Paul Pisk

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Paul Amadeus Pisk (May 16, 1893, Vienna - January 12, 1990, Los Angeles) was an Austrian-born composer and musicologist. A prize named in his honor is the highest award for a graduate student paper at the annual meeting of the American Musicological Society.

Pisk earned his doctorate in musicology from Vienna University in 1916, studying under Guido Adler.[1] Afterwards he studied conducting at the Imperial Academy of Music and the Performing Arts graduating in 1919.[2][3] His teachers there included Franz Schreker (counterpoint). Pisk also studied privately with Arnold Schoenberg from 1917 to 1919.[4][5] He then taught at the Vienna Academy and gave adult education lectures, especially at the Volkshochschule Volksheim Ottakring, where from 1922 to 1934 he was director of the music department. He also taught at the New Vienna Conservatory from 1925 to 1926 and the Austro-American Conservatory near Salzburg from 1931 to 1933.[2] Pisk's students included Leopold Spinner.

He was also a board member, secretary, and pianist in Schoenberg's Society for Private Musical Performances. He was among the founding members of the International Society for Contemporary Music and from 1920 to 1928 was coeditor of Musikblätter des Anbruch and music editor of the Arbeiter-Zeitung.

The first airing of his music by the British Broadcasting Corporation took place on July 3, 1930, when Austrian pianist Friedrich Wührer played Pisk's Suite for Piano.

In 1936 he emigrated to the United States and taught at the University of Redlands (1937-1951), the University of Texas at Austin (1951-1963), and Washington University in St. Louis (1963-1972). He composed orchestral works, ballets, chamber music and songs, as well as writings in music theory. His notable students include Leopold Spinner, Samuel Adler, Gary Lee Nelson, and Thomas F. Hulbert.

Personal history[edit]

Paul's parents were Ludwig Pisk, a secular Jewish lawyer, and Eugenie Pollack, a Protestant. Paul was the elder of two sons; his younger brother was named Otto. They were raised Protestant. Their mother died when Paul was four. Ludwig remarried and his second wife also bore a son, Hans. Ludwig was against Paul's becoming a musician but respected academia and relented when he learned Paul could get a doctorate in musicology. Otto and Paul both served in the Hapsburg Army in World War I. Paul was a supply sergeant for the cavalry. (They did not serve in the same unit). Otto was captured in Montenegro and, according to family lore, was one of the soldiers who built the scale model of Montenegro that can still be seen in the Cetinje Palace today.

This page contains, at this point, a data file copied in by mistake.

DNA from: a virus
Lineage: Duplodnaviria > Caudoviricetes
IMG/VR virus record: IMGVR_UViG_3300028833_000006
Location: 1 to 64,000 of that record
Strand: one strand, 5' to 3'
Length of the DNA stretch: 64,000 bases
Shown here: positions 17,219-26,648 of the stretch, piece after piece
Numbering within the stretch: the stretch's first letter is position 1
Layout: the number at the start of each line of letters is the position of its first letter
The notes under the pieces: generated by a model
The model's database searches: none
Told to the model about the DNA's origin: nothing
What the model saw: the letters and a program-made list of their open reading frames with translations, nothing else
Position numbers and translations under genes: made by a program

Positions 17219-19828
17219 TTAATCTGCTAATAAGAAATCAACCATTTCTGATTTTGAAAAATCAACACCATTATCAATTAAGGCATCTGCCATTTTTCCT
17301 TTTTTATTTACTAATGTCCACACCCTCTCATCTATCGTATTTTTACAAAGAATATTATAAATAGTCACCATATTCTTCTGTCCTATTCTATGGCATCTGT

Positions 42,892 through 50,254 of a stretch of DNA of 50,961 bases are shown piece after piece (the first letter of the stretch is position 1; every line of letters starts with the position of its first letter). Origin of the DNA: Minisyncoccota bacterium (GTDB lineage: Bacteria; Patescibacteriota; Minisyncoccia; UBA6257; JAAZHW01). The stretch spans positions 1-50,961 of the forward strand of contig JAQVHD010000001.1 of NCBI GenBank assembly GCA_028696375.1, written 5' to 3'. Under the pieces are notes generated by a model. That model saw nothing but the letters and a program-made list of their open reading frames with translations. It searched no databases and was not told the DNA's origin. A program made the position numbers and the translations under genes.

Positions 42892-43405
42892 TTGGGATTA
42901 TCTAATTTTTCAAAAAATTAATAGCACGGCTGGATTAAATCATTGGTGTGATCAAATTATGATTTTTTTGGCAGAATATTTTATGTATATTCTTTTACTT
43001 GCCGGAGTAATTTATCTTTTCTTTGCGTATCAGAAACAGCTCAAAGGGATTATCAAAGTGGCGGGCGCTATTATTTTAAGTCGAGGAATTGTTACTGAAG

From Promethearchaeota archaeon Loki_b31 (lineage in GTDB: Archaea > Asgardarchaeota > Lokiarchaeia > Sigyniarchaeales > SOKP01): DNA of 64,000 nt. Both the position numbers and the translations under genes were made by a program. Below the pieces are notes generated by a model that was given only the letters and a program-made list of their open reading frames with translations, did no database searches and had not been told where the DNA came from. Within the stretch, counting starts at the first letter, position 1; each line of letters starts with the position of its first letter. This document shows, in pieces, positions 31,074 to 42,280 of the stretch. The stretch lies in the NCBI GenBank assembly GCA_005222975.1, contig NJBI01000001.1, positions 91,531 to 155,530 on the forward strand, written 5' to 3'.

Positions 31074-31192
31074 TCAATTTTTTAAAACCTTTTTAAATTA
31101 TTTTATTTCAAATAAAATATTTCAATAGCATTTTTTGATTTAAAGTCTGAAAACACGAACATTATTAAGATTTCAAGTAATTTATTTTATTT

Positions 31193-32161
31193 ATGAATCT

Paul married Martha Maria Frank in 1919. She was also a student of music. She was from a once-wealthy family from the Hapsburg region near Czernowitz. Martha bore him two sons: Gerhardt Manuel in 1922 and Georg Michael in 1932. Gerhardt's name was Anglicized to Gerald when the family emigrated to the U.S. Gerald died of "valley fever" in his 20s. George attended Yale, got his PhD. in English Literature at the University of Texas, and married Rita Gurley in 1958. They had two children: Camille b. 1960 and Gerald b. 1962 (named for Gerhardt).

Martha Pisk died in 1973, only a few months after she and Paul had moved back to Austin, Texas from St. Louis, MO. After her death, Paul moved to Los Angeles and remarried. He had known his second wife, singer and voice coach Irene Hanna (born Johanna Schwartz) for many years. Hanna died in 1981. Paul Pisk died in Los Angeles in 1990.

In 1935 Paul Amadeus Pisk was made an honorary member of the Le Droit Humain masonic lodge "Humanitas" No. 962 in Zagreb during the era of the Kingdom of Yugoslavia.

Major publications[edit]

  • PA Pisk, "Max Reger, Briefwechsel mit Herzog Georg II von Sachsen-Meiningen." Journal of the American Musicological Society, Vol. 3, No. 2,149-151. Summer, 1950. JSTOR 829816
  • PA Pisk - "Subdivision of Tones: A Modern Music Theory and Philosophy" Bulletin of the American Musicological Society, 1942, v.36 JSTOR 829215
  • PA Pisk "The Fugue Themes in Bach's Well-Tempered Clavier" Bulletin of the American Musicological Society, No. 8 (Oct., 1945), pp. 28–29- JSTOR 829395


  1. ^ Teresa Palomo Acosta (April 4, 2001). "In Memoriam: Paul A. Pisk". Faculty Council Biographical Sketches. University of Texas at Austin. Retrieved 29 September 2010.
  2. ^ a b Wolz, Larry. "Pisk, Paul Amadeus". Handbook of Texas Online. Texas State Historical Association. Retrieved 29 September 2010.
  3. ^ Winter, Robert (1996). Das Akademische Gymnasium in Wien: Vergangenheit und Gegenwart. Böhlau Verlag Wien. p. 199. ISBN 978-3-205-98485-6.
  4. ^ Bailey, Kathryn (1998). The life of Webern. Cambridge University Press. p. 37. doi:10.2277/0521575664. ISBN 978-0-521-57566-9.
  5. ^ Hailey, Christopher (1993). Franz Schreker, 1878-1934: a cultural biography. p. 338. ISBN 978-0-521-39255-6.


  • Jennifer Ruth Doctor, The BBC and Ultra-modern Music, 1922-1936: Shaping a Nation's Tastes (1999) - Cambridge University Press
  • J Glowacki. Paul A. Pisk: Essays in His Honor (1966) - College of Fine Arts, University of Texas
  • E Antokoletz, "A Survivor of the Vienna Schoenberg Circle: An Interview with Paul A. Pisk" Tempo, Tempo, New Ser., No. 154, 15-21.(1985) JSTOR 946353

External links[edit]